Steelseries Rival 650 Wireless and Rival 710 Gaming Mouse Review
Slay your rivals
Steelseries is one of the leading accessory makers in the world. Today, we have a pair of their highest-end gaming mice in for review with the Rival 650 Wireless and Rival 710. The Rival 650 Wireless is the more exciting refresh of the two models, severing the cord while still offering wired-like performance. The Rival 710 has its own unique set of features to excite gamers, including the new TrueMove 3+ sensor, an OLED screen, and haptic feedback. Retailing for $119 and $99 respectively, let’s see what these two mice have to offer.
⦁ Design: Right handed
⦁ Core Construction: Fiber Reinforced Plastic
⦁ Sensor System: Steelseries TrueMove3
⦁ Tracking Accuracy: 1:1
⦁ Sensitivity: 12,000 CPI
⦁ Maximum Speed: 350+ IPS
⦁ Maximum Acceleration: 50G
⦁ Polling Rate: 1000Hz (1ms)
⦁ Buttons: 7 programmable
⦁ Switch: Steelseries, 60-million click rated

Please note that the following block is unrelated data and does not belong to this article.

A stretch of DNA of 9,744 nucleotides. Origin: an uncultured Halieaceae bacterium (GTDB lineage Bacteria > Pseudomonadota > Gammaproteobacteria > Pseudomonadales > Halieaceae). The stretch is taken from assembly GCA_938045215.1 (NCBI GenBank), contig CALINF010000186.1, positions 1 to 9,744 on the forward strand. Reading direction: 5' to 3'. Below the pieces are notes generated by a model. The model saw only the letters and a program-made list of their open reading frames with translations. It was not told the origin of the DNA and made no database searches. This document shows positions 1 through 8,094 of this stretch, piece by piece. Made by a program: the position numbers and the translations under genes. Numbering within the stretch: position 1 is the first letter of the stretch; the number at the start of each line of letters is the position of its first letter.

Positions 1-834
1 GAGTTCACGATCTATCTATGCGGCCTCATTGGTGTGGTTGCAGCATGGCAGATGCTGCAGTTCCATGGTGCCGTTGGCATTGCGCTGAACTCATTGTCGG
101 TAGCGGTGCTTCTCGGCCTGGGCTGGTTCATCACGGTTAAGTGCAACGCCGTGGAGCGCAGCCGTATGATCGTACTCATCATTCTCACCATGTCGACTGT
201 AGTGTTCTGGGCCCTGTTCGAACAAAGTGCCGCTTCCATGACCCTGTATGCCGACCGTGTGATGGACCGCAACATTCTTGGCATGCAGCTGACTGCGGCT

⦁ Finish: Black soft touch
⦁ Cable Length: 2m/6.5ft
⦁ MSRP: $119.99
⦁ Lift-off Distance: 0.5 - 2.0mm
⦁ Connectivity: 2.4GHz Wireless/Wired USB
⦁ Battery Life: 24+ hours
⦁ Fast Charge: 15 min = 10+ hours
⦁ Lighting: 8-zone RGB
⦁ Dimensions (mm): 124.8 (H) x 68.5 (W) x 42 (D)
⦁ Adjustable Weight: 121g - 153g
⦁ MSRP: $99.99
⦁ Modular Design: Swappable cover plate, sensor, and cable
⦁ Lighting: 2-zone RGB
⦁ Dimensions (mm): 124.8 (H) x 68.5 (W) x 42 (D)
⦁ Short Cable: non-braided, 1m/3.3ft
⦁ Weight: 136g
Beginning with packaging, it’s clear which is the flashier of the two mice. In both cases, I feel like the packaging is an excellent example of Steelseries’ sense of style.
Inside, the box features a little inspirational message that could be summed up as “by gamers, for gamers” but a bit oddly goes on about gamers rewriting reality. Okay then. The mice are well packaged inside a plastic tray. The accessories are included in a box below the mouse that one the Rival 650 was lodged in so badly I had to tear the box to remove it. The Rival 710 came out perfectly.
Left: Rival 650 Wireless, Right: Rival 710